There’s a new craze spreading around the tech industry, and its name is Soylent. Not to be confused with the cannibalistic wafers in the 1970s science-fiction film, this version is based on various vegan sources and is designed to meet every nutritional requirement the human body has.
Engineered by a software developer in the Silicon Valley, Soylent is supposed to be able to stand as a food replacement (either in part or in whole), working with the intention of removing the day-to-day hassle of prepping meals in a healthy and sustainable way. So the big question is, does this actually work?
In terms of prepping meals and the overall cost of Soylent, it’s a fantastic resource. Depending on which version you get (either the liquid pre-made version, or just the powder), the overall cost of eating a 2,000 calorie diet is around $10 CAD per day. Meal preparation time is at most three minutes — pour the powder into a container, pour twice as much water into the container, give it a good shake (or a whirl in a blender) and either enjoy, or store in the fridge so it has a chance to thicken up a bit. As for what it’s actually like, the best comparison for both versions (in terms of taste and texture) would be pancake batter; since there are various flours in the recipe, it tends to be the most accurate and common description.
Of course, this still leaves the question, is it healthy? This is difficult to answer accurately. As we learn more about the human body and its nutritional needs, we are constantly discovering new nutrients that are essential for biological functions. By cutting out the variability in our diets, there is the risk that one of these nutrients will be missing for a long duration of time, which could have less than desirable implications (e.g. scurvy) on your overall health.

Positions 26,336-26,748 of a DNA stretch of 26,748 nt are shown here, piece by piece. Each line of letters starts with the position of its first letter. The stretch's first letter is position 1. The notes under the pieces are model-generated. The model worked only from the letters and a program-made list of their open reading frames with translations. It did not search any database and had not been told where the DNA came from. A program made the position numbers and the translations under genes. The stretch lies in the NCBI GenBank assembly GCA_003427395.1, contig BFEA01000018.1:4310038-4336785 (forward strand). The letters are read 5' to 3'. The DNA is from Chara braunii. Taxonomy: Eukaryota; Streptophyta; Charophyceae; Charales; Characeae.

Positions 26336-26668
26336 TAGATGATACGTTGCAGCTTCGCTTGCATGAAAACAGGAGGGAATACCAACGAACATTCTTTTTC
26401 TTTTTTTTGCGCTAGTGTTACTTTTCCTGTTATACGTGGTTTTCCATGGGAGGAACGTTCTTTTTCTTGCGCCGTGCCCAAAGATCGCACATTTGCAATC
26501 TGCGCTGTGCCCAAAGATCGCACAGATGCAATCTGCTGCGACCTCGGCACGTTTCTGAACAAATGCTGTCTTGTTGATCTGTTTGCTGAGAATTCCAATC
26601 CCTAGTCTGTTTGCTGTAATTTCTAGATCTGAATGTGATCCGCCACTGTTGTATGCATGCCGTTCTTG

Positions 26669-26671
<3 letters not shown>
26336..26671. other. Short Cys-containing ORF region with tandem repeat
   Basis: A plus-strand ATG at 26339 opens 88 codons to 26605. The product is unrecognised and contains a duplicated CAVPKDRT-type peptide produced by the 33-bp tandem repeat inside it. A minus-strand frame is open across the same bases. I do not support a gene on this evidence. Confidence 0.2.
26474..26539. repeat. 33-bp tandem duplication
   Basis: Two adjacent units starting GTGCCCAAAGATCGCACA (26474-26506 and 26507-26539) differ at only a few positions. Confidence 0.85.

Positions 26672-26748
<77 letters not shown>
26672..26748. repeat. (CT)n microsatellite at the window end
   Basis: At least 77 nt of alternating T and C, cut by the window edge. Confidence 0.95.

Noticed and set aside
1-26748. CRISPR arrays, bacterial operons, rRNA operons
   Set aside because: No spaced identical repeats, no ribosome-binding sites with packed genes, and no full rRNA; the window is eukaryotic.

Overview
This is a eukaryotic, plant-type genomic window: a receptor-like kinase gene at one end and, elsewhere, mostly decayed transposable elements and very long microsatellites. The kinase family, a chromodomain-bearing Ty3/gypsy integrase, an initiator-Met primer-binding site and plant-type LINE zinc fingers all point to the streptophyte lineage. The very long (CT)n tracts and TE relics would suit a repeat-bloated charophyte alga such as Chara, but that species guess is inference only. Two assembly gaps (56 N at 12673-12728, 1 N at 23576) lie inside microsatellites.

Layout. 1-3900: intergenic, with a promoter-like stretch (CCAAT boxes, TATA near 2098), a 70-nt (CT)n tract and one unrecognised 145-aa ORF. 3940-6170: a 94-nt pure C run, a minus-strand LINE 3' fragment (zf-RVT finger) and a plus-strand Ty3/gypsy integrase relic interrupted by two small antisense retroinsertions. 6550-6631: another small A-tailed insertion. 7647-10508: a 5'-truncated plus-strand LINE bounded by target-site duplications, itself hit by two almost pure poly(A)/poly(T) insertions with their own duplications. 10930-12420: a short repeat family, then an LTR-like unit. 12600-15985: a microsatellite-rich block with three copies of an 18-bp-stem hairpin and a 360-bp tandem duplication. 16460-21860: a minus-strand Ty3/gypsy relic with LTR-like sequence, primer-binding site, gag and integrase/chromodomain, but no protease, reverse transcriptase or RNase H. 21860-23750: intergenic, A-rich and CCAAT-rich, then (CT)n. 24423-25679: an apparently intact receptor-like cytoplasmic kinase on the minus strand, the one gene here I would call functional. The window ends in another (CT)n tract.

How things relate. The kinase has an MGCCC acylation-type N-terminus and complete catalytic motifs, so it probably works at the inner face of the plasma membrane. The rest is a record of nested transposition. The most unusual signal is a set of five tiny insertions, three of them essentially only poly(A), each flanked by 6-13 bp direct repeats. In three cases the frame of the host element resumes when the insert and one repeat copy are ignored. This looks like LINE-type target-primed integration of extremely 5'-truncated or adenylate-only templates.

One thing for sure is that there really are varying degrees of “healthy.” If your current diet consists of Twinkies with a side of Coke (diet or not), then yes, this would definitely be a step in the right direction, at the least. There have actually been a few instances where people have experimented with a Soylent-only diet for 30 days, and found that upon their return to eating normally they were able to make healthier choices, as they had broken the sugar-craving cycle that so many of us are afflicted by.
However, if your current diet is based on fresh fruit, veggies, and an overall lack of anything processed, then really, Soylent may not be the solution for you. In this case, should you want the time-saving aspect of the product, you would be better off creating your own version of Soylent, and (unlike most companies), this is actually something that Soylent themselves support through a large DIY community on their website.
Of course, when all is said and done, perhaps you are perfectly happy eating actual food and have no desire to switch to this Matrix-esque solution. As in all cases, everyone is different, and what works for someone else may not necessarily work for you. So you do you, keep healthy, and for whichever path you choose, bon appétit!